• U.S. business inventories for May are expected to increase 0.5% from a month earlier. (10 a.m. ET)
     • University of Michigan consumer sentiment index is expected to rise to 86.3 in the opening weeks of July from 85.5 at the end of June. (10 a.m. ET)
     • Baker Hughes rig count is out at 1 p.m. ET.
     • CFTC Commitments of Traders report at 3:30 p.m. ET.
     • President Joe Biden, China’s Xi Jinping and other world leaders will meet virtually today as part of an informal APEC meeting focused on ending the Covid-19 pandemic and supporting the global economic recovery.

Will Powell get a Fed chair extension? Treasury Secretary Janet Yellen said the question of whether to nominate Fed Chair Jerome Powell for a second term is a conversation for her and President Joe Biden, declining to give her opinion in a televised interview. Some are signaling that the attacks on Powell by Senators during the Thursday hearing on monetary policy by Sens. Elizabeth Warren (D-Mass.) and Sherrod Brown (D-Ohio) could be a sign his reappointment to lead the Fed could be in jeopardy. However, others believe that it might be unwise for Biden to shift Fed leadership as the U.S. economy is still recovering from the pandemic. A majority of economists polled by Reuters said that Biden should reappoint Powell to another four-year term to lead the Fed. Powell has mostly been in sync with Biden administration economic goals. However, two in the poll of 40 economists said they thought Biden would tap Fed Governor Lael Brainard to lead the U.S. central bank, indicating that would be another move to broaden diversity at top levels of the US government. The message of keeping leadership atop the Fed during the recovery was also a factor when President Barack Obama renominated Ben Bernanke as Fed Chairman in 2010 as the U.S. was emerging from the financial crisis.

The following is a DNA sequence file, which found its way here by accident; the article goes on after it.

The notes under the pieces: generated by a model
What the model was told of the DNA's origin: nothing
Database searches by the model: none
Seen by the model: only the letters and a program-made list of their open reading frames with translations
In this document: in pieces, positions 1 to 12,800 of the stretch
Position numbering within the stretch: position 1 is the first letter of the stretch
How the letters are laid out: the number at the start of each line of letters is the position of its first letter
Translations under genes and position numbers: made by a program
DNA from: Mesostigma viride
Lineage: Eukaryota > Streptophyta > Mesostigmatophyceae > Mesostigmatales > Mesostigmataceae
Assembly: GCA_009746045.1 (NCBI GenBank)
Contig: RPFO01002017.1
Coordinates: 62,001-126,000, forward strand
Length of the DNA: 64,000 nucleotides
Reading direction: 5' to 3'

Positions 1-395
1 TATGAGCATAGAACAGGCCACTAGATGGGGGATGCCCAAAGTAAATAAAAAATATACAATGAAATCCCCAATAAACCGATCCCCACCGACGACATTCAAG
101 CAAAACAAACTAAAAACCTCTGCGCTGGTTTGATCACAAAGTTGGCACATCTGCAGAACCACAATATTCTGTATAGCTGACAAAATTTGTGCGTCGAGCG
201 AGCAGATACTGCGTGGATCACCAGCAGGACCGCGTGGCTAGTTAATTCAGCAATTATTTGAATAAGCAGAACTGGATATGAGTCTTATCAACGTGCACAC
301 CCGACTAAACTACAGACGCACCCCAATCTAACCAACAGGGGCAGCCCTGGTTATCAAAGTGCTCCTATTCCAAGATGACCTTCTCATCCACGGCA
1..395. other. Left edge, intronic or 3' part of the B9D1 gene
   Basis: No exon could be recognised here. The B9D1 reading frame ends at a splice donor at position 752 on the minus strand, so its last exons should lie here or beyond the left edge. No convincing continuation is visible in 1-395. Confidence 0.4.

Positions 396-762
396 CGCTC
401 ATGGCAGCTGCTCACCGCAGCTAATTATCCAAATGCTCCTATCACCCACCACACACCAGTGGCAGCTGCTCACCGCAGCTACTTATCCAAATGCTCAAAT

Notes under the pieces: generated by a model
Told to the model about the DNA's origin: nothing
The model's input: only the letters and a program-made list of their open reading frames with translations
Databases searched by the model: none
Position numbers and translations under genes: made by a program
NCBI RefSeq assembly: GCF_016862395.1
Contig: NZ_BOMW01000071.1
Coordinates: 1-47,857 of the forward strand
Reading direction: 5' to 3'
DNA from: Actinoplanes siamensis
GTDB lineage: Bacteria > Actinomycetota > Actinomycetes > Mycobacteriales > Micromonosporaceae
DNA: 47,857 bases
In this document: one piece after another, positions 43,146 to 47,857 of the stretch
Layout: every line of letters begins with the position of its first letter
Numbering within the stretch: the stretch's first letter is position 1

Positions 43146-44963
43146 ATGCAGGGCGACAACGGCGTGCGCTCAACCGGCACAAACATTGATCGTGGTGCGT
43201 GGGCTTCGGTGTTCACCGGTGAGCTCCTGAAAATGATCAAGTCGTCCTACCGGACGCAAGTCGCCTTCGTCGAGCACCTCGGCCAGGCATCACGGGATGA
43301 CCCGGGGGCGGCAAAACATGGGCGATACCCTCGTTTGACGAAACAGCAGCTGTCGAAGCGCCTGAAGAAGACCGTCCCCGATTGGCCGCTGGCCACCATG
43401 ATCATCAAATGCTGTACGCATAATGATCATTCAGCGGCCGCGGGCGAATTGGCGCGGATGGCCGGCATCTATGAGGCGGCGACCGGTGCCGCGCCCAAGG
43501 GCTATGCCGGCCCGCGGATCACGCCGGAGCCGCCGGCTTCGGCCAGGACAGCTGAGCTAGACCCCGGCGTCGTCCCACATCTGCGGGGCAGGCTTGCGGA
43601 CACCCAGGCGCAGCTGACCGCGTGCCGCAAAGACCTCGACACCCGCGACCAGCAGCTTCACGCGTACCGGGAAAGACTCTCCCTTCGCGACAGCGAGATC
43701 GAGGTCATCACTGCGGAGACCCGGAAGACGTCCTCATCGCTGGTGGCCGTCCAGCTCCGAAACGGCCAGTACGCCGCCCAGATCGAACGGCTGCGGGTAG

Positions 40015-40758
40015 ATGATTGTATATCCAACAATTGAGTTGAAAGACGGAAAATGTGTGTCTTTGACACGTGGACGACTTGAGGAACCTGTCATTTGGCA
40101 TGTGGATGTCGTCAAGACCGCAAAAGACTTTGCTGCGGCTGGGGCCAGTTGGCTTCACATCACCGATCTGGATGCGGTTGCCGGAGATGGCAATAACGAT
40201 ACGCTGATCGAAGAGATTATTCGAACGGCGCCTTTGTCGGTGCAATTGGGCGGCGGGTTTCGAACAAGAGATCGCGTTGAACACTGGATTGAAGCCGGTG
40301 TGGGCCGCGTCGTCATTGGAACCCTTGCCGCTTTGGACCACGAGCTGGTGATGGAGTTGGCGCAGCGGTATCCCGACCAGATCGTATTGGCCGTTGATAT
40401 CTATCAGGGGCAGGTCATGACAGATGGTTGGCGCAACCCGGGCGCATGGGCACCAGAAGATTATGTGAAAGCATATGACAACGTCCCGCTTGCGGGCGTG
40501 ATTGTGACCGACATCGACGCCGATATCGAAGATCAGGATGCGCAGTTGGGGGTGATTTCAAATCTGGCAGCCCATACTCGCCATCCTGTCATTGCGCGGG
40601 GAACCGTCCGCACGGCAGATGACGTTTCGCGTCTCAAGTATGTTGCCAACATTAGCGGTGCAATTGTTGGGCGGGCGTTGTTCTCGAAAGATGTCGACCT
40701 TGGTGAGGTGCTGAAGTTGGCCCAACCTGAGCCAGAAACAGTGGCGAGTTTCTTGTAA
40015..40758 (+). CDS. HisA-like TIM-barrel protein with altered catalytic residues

Perspective: If you add up Covid packages, infrastructure and now reconciliation…$10 trillion in spending… half of our annual GDP.

Social Security benefits COLA likely to be largest in decade. After several years of tepid cost-of-living increases, seniors are likely to get a significant raise in their Social Security benefits in 2022. The Kiplinger Letter is forecasting that the annual cost-of-living adjustment for Social Security benefits for 2022 will be 6.3%, the biggest jump since 1982, when benefits rose 7.4%. The final adjustment in October could be a little different, as the inflation rate for July through September has yet to be determined.

The IRS and Treasury said it sent payments for almost 60 million children on Thursday, totaling $15 billion (the total price tag for the tax credit is $110 billion over two years.). Almost 9 of 10 payments were sent via direct deposit, the agencies said. Taxpayers who filed an income tax return in either 2019 or 2020 and who claimed an eligible child, or who signed up to get an Economic Impact Payment and claimed an eligible child last year, generally did not need to take any action to receive their payments, Treasury said. About 86% of those receiving the payments this week received them via direct deposit. The average payment received in the U.S. was $423. Only six states (Connecticut, District of Columbia, Massachusetts, New Hampshire, New Jersey, and Rhode Island) saw an average payment of less than $400 while the average payment in Utah was the only state above $500. California ($1.62 billion) and Texas ($1.5 billion were the only two states with payments topping $1 billion.

    Bank of America says the tax credit alone will add over 1% to monthly disposable income, supplementing what some families lost after a number of states cut off topped up unemployment benefits. “[W]e expect consumer demand to continue to outpace supply, at least through the end of the year,” thanks in part to the child tax credit, JPMorgan Funds’ David Kelly wrote.